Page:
Springer Nature is making SARS-CoV-2 and COVID-19 research free. View research | View latest news | Sign up for updates

Optoelectronic Properties of MoS2/g-ZnO van der Waals Heterostructure Investigated by First-Principles Calculations

  • 9 Accesses

Abstract

The structural and optoelectronic properties of a MoS2-based heterostructure with a MoS2 monolayer stacked on a ZnO monolayer (g-ZnO) are calculated by first-principle simulations. MoS2/g-ZnO is a typical type II, indirect-bandgap van der Waals heterostructure. With the coupling interaction in the MoS2/g-ZnO heterostructure, the bandgap reduces with respect to both individual sheets, resulting in broadening of the absorption edges towards visible and near-infrared regions. For application in water splitting, the energy levels of the conduction-band minimum and valence-band maximum of the heterostructure are respectively high enough for water reduction and low enough for water oxidation, making this a promising functional material. For the MoS2 monolayer, the photocatalyst efficiency is limited by the high recombination rate of photogenerated electron–hole pairs. On the contrary, for the MoS2/g-ZnO van der Waals heterostructure, a large built-in electric field is formed at the interface, effectively facilitating separation of photogenerated electron–hole pairs and promoting its photocatalytic efficiency. This indicates that such MoS2/g-ZnO van der Waals heterostructures possess great prospects for application in photocatalytic and photovoltaic devices.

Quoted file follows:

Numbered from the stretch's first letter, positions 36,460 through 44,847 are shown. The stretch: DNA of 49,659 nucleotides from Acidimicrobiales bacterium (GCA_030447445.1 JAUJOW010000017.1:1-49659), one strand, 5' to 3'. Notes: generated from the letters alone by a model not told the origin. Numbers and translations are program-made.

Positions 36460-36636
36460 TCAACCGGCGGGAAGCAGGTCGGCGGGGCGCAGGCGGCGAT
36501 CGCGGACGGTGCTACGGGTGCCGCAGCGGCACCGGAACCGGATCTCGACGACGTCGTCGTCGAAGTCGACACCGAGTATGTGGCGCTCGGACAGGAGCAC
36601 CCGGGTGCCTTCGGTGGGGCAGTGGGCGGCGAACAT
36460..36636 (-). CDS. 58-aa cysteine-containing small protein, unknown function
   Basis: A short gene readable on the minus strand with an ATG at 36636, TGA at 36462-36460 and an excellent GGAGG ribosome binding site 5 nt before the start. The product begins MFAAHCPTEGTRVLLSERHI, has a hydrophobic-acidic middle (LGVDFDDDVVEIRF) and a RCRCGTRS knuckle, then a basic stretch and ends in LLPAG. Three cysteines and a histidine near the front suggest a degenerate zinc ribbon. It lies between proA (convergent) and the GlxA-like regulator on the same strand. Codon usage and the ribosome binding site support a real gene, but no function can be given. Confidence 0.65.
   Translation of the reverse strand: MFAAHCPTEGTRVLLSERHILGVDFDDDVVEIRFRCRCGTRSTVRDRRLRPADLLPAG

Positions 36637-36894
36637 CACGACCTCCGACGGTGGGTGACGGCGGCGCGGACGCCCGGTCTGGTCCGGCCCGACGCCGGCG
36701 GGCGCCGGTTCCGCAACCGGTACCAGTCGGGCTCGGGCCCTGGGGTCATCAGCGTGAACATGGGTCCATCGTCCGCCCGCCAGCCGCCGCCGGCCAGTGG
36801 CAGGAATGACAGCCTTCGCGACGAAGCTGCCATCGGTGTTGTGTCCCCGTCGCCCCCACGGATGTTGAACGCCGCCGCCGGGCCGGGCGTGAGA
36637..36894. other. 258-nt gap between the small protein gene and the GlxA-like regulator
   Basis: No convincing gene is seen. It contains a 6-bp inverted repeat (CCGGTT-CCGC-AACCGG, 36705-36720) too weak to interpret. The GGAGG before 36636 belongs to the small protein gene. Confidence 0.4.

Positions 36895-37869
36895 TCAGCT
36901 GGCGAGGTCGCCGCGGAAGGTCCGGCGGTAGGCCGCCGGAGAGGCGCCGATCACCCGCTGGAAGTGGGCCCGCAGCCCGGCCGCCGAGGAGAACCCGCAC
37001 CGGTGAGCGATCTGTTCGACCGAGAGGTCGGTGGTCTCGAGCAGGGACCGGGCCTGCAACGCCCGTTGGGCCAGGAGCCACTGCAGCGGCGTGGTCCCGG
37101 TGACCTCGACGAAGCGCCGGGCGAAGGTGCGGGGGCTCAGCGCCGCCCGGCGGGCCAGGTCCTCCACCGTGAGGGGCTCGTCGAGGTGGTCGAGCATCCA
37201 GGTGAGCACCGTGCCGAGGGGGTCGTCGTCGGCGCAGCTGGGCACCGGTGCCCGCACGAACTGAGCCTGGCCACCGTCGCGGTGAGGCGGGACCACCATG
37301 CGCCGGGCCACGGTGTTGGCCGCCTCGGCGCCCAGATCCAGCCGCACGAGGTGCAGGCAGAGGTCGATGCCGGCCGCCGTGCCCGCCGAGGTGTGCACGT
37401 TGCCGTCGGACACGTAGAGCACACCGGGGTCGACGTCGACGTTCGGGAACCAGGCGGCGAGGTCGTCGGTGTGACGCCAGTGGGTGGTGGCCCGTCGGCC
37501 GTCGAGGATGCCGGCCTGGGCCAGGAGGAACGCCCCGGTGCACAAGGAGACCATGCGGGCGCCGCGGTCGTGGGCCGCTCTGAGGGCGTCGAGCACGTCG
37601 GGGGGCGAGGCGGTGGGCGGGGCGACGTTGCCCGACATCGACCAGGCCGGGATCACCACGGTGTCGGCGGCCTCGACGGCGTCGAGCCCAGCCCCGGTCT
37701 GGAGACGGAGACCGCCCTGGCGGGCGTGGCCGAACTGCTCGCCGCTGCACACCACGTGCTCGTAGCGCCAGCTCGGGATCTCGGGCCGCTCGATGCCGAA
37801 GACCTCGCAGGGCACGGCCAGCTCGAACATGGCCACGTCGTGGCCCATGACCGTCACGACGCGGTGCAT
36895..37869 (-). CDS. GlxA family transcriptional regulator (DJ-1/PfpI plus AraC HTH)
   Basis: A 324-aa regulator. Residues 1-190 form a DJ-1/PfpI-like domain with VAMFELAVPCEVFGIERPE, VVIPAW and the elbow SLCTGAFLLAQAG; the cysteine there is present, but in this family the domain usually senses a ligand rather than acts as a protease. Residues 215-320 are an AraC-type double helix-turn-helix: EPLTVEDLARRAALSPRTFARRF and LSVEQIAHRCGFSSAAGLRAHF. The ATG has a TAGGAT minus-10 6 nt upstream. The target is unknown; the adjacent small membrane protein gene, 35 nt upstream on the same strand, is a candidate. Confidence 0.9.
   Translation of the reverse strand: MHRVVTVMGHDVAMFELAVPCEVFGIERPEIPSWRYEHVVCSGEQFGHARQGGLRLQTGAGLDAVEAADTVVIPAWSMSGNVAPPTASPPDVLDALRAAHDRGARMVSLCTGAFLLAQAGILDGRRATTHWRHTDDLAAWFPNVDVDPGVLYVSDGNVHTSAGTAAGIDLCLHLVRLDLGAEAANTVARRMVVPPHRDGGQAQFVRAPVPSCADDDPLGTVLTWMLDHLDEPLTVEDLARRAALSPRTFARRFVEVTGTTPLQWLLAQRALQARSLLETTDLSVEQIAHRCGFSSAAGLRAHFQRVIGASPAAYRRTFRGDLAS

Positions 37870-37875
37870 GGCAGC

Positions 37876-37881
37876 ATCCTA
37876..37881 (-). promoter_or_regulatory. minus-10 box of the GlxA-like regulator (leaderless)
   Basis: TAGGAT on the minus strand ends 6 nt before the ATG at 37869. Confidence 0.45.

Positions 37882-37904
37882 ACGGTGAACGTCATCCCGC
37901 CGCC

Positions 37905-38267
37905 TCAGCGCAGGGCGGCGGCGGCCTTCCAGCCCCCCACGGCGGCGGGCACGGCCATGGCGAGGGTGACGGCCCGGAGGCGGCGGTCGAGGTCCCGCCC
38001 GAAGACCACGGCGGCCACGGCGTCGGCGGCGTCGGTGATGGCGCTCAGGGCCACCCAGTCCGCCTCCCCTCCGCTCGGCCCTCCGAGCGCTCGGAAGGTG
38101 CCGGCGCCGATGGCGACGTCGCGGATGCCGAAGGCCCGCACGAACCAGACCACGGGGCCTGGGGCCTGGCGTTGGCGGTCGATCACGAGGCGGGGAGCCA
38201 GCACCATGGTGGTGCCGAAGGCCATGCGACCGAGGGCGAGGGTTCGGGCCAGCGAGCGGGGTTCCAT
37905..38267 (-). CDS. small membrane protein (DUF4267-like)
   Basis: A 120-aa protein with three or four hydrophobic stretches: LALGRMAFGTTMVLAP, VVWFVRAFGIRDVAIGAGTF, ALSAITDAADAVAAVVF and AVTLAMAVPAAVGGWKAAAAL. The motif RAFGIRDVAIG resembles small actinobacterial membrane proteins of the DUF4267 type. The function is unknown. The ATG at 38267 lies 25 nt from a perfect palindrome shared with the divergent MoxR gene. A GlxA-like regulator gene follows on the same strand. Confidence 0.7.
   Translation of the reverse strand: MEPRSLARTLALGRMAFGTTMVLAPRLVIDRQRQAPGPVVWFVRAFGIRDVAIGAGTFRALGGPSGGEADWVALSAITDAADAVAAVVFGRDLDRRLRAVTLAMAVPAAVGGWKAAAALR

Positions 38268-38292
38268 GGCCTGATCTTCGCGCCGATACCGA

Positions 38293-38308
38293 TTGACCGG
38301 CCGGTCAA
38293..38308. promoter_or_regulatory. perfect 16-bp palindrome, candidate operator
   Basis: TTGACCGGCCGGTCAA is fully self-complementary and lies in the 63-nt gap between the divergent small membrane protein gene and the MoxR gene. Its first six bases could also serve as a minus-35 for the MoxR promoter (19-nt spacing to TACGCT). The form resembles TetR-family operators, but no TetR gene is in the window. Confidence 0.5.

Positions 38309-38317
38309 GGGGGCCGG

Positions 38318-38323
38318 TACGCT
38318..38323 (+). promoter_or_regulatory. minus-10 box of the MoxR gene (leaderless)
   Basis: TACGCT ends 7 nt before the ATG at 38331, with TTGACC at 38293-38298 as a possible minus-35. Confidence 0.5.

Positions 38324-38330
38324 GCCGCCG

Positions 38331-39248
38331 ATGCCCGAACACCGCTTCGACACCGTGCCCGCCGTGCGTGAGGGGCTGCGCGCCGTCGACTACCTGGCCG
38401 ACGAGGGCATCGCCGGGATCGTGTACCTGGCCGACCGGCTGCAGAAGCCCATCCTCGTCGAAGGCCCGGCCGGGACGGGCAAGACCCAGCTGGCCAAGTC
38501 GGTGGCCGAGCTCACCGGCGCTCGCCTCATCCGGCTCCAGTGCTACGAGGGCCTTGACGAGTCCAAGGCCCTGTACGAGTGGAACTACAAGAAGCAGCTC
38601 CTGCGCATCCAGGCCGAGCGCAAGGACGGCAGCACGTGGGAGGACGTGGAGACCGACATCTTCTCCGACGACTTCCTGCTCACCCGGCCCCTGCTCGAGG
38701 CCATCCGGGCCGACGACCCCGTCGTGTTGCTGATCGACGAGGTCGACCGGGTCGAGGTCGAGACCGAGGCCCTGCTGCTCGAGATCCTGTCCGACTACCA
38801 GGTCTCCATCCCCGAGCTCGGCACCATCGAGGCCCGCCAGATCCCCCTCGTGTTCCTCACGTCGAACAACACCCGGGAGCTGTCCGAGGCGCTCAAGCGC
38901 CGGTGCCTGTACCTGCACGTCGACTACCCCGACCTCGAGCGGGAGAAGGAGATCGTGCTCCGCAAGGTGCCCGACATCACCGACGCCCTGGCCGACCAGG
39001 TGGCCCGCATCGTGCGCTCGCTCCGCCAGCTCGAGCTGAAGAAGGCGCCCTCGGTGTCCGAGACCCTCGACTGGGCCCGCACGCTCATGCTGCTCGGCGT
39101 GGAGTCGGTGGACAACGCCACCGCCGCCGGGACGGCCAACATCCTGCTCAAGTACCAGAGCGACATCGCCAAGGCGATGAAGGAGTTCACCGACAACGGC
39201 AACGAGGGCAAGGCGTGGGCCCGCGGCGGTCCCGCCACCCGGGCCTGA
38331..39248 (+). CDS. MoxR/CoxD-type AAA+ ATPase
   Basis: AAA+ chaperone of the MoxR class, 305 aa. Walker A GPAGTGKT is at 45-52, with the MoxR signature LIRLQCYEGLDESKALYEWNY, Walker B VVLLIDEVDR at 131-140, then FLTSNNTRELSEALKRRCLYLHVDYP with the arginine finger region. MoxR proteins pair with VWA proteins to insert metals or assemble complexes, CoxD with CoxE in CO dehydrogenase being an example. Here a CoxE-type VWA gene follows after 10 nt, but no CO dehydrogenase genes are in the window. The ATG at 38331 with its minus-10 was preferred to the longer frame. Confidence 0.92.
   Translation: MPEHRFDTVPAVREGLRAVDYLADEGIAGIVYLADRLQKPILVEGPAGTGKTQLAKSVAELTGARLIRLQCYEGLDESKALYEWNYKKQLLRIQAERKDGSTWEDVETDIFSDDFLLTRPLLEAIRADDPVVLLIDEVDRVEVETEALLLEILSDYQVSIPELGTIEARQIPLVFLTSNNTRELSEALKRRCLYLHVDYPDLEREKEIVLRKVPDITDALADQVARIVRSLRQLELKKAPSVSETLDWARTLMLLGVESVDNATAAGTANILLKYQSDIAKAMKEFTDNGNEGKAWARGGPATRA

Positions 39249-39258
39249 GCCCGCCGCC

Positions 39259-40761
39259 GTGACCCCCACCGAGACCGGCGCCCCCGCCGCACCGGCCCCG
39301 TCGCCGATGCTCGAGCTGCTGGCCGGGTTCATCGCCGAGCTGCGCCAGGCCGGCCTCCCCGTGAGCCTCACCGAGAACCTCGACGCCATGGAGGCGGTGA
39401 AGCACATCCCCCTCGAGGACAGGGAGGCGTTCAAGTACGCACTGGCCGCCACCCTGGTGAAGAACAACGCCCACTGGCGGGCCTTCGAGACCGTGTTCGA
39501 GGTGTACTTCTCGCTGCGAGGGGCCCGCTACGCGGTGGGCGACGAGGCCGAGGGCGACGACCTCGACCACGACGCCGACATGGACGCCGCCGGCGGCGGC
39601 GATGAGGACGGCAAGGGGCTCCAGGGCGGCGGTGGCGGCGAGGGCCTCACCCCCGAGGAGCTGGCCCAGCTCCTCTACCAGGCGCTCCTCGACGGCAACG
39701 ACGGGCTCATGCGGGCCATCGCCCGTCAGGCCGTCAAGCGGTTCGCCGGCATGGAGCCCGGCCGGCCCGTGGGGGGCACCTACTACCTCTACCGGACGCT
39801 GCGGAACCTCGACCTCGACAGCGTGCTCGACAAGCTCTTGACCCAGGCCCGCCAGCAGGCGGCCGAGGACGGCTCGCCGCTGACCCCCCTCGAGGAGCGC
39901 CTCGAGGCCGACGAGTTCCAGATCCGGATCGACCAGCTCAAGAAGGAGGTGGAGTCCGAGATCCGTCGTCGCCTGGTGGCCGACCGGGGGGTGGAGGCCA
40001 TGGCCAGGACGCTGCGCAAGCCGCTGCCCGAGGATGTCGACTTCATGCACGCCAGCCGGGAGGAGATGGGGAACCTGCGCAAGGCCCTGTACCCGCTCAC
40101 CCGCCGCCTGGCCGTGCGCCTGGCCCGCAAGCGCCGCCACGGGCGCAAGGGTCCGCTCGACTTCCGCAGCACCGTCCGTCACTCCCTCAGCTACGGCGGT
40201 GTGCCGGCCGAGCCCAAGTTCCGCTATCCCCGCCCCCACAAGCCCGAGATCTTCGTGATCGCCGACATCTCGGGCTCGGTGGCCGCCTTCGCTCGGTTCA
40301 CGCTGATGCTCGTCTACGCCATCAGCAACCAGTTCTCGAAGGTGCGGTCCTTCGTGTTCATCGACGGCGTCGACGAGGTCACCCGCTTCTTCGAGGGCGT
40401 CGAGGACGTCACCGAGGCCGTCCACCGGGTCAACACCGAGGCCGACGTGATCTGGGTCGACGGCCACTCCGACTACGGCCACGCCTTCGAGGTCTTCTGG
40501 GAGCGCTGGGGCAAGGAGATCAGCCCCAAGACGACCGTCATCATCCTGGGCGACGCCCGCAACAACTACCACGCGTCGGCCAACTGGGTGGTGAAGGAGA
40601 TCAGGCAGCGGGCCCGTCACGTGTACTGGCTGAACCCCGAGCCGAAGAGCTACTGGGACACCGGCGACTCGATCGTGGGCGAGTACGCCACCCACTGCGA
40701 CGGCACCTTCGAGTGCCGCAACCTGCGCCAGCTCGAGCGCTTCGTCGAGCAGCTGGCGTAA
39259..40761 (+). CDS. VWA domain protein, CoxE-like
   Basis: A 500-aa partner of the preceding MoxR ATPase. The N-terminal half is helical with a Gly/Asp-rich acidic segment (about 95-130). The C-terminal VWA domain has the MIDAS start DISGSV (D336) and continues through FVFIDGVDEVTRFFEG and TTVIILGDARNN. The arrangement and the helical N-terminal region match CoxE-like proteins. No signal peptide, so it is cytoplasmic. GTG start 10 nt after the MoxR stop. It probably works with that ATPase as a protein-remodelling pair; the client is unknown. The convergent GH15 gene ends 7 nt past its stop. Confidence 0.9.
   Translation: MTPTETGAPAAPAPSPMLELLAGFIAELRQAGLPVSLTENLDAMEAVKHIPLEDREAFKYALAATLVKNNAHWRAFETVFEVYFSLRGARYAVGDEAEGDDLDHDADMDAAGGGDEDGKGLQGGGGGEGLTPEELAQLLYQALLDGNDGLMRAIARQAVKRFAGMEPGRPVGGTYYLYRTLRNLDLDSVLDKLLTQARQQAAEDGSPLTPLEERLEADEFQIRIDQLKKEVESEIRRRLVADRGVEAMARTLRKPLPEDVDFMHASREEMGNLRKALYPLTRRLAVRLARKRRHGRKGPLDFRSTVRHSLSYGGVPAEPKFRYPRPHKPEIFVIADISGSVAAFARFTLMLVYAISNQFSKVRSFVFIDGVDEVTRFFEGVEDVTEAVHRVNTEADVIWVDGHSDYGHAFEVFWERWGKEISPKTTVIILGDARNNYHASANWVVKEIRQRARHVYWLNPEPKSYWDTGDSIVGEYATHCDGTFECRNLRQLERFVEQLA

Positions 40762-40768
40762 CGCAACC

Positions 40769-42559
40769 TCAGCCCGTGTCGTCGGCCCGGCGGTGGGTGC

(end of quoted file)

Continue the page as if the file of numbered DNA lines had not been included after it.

This is a preview of subscription content, log in to check access.

References

  1. 1.

    A.K. Geim and K.S. Novoselov, Nat. Mater. 6, 183 (2007).

  2. 2.

    A.H. Castro Neto, F. Guinea, N.M.R. Peres, K.S. Novoselov, and A.K. Geim, Rev. Mod. Rhys. 81, 109 (2009).

  3. 3.

    K.S. Novoselov, A.K. Geim, S.V. Morozov, D. Jiang, Y. Zhang, S.V. Dubonos, I.V. Grigorieva, and A.A. Firsov, Science 306, 666 (2004).

  4. 4.

    S.Z. Butler, S.M. Hollen, L.Y. Cao, Y. Cui, J.A. Gupta, H.R. Gutierrez, T.F. Heinz, S.S. Hong, J.X. Huang, A.F. Ismach, E. Johnston-Halperin, M. Kuno, V.V. Plashnitsa, R.D. Robinson, R.S. Ruoff, S. Salahuddin, J. Shan, L. Shi, M.G. Spencer, M. Terrones, W. Windl, and J.E. Goldberger, ACS Nano 7, 2898 (2013).